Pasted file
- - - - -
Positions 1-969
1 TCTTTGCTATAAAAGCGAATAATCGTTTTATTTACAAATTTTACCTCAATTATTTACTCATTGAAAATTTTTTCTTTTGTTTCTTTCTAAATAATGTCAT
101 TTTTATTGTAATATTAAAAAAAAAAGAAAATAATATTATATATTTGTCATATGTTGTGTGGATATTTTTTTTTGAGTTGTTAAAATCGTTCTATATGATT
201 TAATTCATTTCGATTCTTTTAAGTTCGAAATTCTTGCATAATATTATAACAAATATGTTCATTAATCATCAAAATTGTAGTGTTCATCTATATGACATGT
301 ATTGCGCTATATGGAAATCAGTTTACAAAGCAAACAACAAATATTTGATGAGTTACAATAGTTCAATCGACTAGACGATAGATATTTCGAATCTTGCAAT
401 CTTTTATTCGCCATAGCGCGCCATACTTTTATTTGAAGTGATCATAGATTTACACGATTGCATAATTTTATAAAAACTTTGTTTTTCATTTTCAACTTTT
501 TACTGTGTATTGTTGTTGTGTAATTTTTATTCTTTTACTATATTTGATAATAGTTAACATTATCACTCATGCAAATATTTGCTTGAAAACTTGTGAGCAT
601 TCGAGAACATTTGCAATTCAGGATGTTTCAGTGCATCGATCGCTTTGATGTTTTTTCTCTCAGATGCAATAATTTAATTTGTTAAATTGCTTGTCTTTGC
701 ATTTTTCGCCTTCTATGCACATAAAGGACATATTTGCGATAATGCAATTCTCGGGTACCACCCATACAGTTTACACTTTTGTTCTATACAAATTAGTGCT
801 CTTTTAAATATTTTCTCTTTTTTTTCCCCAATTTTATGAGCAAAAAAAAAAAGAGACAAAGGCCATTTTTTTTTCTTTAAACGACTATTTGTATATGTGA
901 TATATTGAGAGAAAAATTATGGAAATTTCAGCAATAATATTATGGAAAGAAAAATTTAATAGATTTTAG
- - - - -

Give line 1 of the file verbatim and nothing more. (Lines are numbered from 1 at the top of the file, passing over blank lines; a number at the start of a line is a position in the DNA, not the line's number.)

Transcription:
Positions 1-969